Dec. 4 (UPI) — Saudi Arabia is working to make sure the global oil market is stable, the country’s crown prince said during talks with his U.S. counterpart.
Saudi Crown Prince Mohammed bin Salman met in Riyadh during the weekend with U.S. Energy Secretary Rick Perry to discuss the current market situation, a few short days after members of the Organization of Petroleum Exporting Countries agreed to extend a measure designed to drain the surplus of oil in global inventories.
“The crown prince affirmed the kingdom’s keenness to stabilize energy markets and supply them in a sustainable manner to serve the interests of energy producers and consumers,” a statement from the Saudi Center for International Communication read.
Last year’s weakness followed a market phase characterized by emerging shale oil and OPEC defending a global position through robust production policies. Perry’s office had no public statement on the meeting. U.S. crude oil production continues to set records as markets improve over last year’s slump.
After a decision to extend the OPEC deal to the end of 2018, Joe McMonigle, a senior energy analyst at Hedgeye Risk Management who attended the meetings in Vienna, said the decision could “be a win for U.S. shale producers.”
While OPEC is cutting production through managed declines, the floor under crude oil prices boosted investor confidence in the U.S. shale oil sector, which has proven more resilient to lower crude oil prices than expected. The price for Brent crude oil was around $63 per barrel early Monday, well within the range where shale oil drillers can expect to increase activity.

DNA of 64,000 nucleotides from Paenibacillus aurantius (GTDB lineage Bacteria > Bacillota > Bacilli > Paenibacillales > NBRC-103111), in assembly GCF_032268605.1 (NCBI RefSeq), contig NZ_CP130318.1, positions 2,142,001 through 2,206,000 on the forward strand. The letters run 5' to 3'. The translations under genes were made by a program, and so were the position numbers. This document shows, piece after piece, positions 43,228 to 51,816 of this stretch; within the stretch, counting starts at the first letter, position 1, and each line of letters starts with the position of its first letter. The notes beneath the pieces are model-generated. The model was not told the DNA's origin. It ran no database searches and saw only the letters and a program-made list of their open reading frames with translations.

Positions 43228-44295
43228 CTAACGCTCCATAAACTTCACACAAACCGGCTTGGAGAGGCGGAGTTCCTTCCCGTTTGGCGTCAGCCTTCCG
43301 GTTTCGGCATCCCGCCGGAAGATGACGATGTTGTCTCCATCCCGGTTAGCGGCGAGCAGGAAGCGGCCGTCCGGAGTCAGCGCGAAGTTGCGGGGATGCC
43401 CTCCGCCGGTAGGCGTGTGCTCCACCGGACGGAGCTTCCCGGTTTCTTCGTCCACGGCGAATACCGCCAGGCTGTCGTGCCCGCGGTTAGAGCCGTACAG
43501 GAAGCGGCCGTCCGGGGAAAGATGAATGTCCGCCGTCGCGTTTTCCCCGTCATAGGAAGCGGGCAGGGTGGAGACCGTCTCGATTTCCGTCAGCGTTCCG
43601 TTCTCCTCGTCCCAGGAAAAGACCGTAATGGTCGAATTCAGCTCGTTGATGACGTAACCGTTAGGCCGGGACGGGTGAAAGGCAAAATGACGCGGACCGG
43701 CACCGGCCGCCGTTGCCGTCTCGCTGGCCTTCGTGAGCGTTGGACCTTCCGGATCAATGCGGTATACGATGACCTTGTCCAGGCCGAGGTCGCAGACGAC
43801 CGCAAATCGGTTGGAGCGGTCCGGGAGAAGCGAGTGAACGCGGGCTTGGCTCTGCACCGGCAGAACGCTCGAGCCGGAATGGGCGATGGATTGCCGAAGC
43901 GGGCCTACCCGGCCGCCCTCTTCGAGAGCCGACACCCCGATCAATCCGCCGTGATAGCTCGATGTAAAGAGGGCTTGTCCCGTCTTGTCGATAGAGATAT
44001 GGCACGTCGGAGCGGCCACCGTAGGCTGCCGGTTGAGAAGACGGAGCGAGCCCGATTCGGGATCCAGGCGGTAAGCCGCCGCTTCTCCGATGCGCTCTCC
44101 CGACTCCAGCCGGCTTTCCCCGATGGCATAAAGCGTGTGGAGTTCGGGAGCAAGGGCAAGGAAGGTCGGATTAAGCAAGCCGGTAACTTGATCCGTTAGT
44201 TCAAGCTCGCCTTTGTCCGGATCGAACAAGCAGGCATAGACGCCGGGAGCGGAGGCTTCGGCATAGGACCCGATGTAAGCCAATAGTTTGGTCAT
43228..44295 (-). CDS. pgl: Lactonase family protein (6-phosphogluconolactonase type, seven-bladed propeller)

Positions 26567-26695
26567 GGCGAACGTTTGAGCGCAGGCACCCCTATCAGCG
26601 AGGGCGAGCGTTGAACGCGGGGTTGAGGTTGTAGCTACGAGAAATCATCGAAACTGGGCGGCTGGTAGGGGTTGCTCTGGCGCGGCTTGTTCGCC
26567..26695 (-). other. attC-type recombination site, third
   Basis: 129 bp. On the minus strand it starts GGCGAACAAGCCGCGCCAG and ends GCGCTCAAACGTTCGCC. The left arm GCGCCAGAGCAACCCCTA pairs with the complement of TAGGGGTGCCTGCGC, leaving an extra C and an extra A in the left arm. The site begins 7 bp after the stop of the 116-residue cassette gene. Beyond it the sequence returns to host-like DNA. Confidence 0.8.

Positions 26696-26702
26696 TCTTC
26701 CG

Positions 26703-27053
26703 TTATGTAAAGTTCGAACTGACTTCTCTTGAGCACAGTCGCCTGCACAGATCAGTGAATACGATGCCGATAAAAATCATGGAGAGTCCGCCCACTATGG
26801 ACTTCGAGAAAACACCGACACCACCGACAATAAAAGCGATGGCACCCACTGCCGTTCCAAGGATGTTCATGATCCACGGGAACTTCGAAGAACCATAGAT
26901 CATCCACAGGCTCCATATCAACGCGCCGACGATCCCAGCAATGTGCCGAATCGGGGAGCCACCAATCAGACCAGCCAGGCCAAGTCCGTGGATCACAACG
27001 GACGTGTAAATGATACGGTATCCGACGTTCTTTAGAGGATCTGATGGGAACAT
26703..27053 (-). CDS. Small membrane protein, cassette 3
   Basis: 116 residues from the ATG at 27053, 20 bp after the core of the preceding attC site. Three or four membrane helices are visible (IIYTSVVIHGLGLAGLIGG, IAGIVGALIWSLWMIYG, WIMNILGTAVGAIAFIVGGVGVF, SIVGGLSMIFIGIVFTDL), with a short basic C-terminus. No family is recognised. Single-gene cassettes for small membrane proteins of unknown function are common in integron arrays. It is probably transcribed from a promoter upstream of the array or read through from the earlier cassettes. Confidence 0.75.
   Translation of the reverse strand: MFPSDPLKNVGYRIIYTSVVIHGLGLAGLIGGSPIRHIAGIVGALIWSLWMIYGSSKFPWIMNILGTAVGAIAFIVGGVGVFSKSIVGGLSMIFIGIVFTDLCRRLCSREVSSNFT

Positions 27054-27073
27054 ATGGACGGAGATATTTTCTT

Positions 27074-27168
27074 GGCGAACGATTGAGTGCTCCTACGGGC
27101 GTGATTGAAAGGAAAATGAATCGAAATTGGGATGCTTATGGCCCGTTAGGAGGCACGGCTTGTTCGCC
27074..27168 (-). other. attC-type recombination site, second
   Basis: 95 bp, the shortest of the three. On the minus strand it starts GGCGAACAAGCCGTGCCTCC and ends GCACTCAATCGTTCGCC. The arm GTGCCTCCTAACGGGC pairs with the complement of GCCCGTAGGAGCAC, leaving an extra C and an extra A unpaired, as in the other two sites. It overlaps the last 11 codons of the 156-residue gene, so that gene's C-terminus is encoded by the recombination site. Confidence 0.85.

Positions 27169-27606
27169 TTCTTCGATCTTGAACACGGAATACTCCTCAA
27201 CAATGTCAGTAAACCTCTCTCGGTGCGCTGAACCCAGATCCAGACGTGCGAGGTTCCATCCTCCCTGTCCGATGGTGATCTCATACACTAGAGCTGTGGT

Speaking in October, OPEC Secretary General Mohammad Sanusi Barkindo said it was the responsibility of all producers, conventional and unconventional alike, to contribute to the balancing effort.
“We urge our friends in the shale basins of North America to take this shared responsibility with all the seriousness it deserves,” he said.
The Saudi crown prince said during the weekend the strategic partnership with the United States extended into various fields, “including energy.”
Parties to the OPEC agreement, which includes contributions from non-member states like Russia, sidelined about 1.8 million barrels per day from global production, about 2 percent of total global demand.
The U.S. Energy Information Administration said September crude oil production was 9.48 million barrels per day, a 3.2 percent increase from August and a 10.8 percent increase year-over-year.